LePage Urges Democrats To Pass Hospital Repayment Plan If They Care About Mainers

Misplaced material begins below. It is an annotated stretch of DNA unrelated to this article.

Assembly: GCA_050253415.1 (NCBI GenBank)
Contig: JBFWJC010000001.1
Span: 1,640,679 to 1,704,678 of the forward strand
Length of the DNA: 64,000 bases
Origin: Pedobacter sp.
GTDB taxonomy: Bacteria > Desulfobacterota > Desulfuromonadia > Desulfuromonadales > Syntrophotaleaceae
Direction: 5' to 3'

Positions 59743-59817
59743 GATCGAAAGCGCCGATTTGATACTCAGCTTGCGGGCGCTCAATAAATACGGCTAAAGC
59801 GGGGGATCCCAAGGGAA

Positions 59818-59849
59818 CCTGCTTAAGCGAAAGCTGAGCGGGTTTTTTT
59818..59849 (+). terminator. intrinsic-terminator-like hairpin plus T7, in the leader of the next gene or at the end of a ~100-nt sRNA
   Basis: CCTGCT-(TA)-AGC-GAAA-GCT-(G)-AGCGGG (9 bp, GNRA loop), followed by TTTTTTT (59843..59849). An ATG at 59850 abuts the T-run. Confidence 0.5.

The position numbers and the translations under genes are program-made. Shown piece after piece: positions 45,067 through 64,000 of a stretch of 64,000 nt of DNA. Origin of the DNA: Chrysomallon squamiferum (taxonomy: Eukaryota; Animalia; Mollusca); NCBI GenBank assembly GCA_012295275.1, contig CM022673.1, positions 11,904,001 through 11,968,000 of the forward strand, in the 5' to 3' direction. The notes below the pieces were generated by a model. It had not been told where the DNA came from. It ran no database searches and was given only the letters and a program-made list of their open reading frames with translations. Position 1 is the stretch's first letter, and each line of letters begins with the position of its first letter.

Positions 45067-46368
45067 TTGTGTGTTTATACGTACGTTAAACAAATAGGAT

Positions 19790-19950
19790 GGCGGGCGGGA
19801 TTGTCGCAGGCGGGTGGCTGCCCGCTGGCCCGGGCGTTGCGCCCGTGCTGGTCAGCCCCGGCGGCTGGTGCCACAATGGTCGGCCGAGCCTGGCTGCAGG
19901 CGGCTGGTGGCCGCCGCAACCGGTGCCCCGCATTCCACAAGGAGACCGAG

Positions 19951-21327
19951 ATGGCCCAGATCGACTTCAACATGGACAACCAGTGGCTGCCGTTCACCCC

With threats of a government shutdown and all-out vetoes, Governor LePage’s hospital repayment plan has become the most hotly debated bill in Augusta. LePage says the time to act is now. “I don’t care if you’re Democrat or Republican, you were elected to come here and do a job. You were elected to do a tough job. There are tough decisions to be made,” LePage said Wednesday.LePage says paying Maine’s bills has been a top priority since he took office. One of the state’s biggest creditors has been Maine’s hospitals, who are still owed nearly $500 million in unpaid Medicare debt that’s been piling up since 2009. The governor has submitted a plan he says would pay that debt in full while injecting $700-million into the Maine economy and not only save jobs, but allow hospitals to hire new employees.LePage’s plan would use revenue from the state’s liquor contract to pay back $184 million of the debt and trigger a federal match that would wipe out the rest of the $484 million worth of state debt owed to hospitals. In 2004, the state sold its liquor contract to the privately owned Maine Beverage Company for $150 million. Over the past decade that contract has generated well over $300 million, leaving Maine taxpayers coming up short by millions. That contract expires next year and both Democrats and Republicans are vowing that Maine will get more bang for its buck this time around. The governor wants to use those revenues to pay the state’s bills and help Maine’s struggling hospitals Last month, Franklin Memorial Hospital in Farmington announced roughly 40 layoffs saying the state owes them $15.4 million in unpaid MaineCare bills. “What I’m trying to do is to get the $484 million that we owe our hospitals and get the money into their hands so Franklin Memorial doesn’t have to lay off anymore people. Parkview doesn’t have to lay off anymore people,” LePage said. “Every hospital in the state is up against it. They’re laying off people. We have to stop it.”The governor has softened his threat to veto every bill until his plan is passed, but that doesn’t mean he’ll sign the bills that get to his desk. Republicans have pointed to a number of bills they say have been fast tracked while the governor’s plan has sat in committee. A bill that would extend the hours people can purchase alcohol when St. Patrick’s Day when the holiday falls on a Sunday as one example of what Republican leaders call insignificant legislation that’s already awaiting the governor’s signature. “I’m not going to sign legislation,” he said. “If they think they’re going to scurry around and open bars on Sunday at 6:00 a.m. and deal with insignificant proposals like they did the first session. Two years ago they were dealing with whoopie pies and blueberry pies.”Democrats argue that the St. Patrick’s Day bill is far less complicated than a proposal to spend $484 million. They say the governor’s threat is counterproductive. “It’s really frustrating,” said Skowhegan Democrat Jeff McCabe. “The governor continues to have tantrums over not getting his way. Stomping his feet. It’s just not rationale behavior.” Senate Majority Leader Seth Goodall has introduced a counter proposal outlining how Democrats want to handle the expiring liquor contract and the cash windfall it’s expected to generate. The great divide between Republicans and Democrats lies in where those liquor profits will be spent. Goodall says, instead of putting all the money toward the hospital debt, he wants to let the Appropriations Committee split the profits up to fill a plethora of state needs. “As a result of that there will be funds available to pay our bills and make investments. That includes paying back the hospitals,” Goodall said. “We need to do that, but we also have to invest in our kids, our water and sewer, as well as our roads and bridges.” Republicans are opposed to Goodall’s plan in it’s current form because they say it doesn’t fully address the hospital debt that Republicans and LePage see as a crisis.LePage said if the Democratic majority tries to block his hospital plan, they’ll have to answer to Maine voters. “I’ll let the Maine people speak,” LePage said. “Seriously if they do that, that’s a real shame. They simply don’t want to pay their debts and that’s a shame. And I think the Maine people won’t put up with it.” The governor is urging the legislature to act now. Not only does he say it will help Maine’s struggling hospitals, but he says the impact of Washington’s sequestration fiasco will soon be felt here in the Pine Tree State. “I’ve received a letter from every agency in the federal government saying there’s going to be some massive impacts to the state of Maine. Borders, airports, all over the place.”Public hearings on LePage’s plan and the Democrat’s counter proposal are scheduled for next Monday. The governor says lawmakers have a choice to make. “We have an opportunity this year to to really offset a lot of the problems in Washington by putting $700 million into our economy. that should make them all run upstairs and just vote yes to pay the hospitals and get that money into the economy. But you know it’s not about that. It’s not about Maine people. It’s about ideological, let’s get this governor we don’t like him. How about the 1.3 million people that need our help?” To read more detail of Governor LePage’s plan: read more detail on senator Seth Goodall and the Democrat’s plan: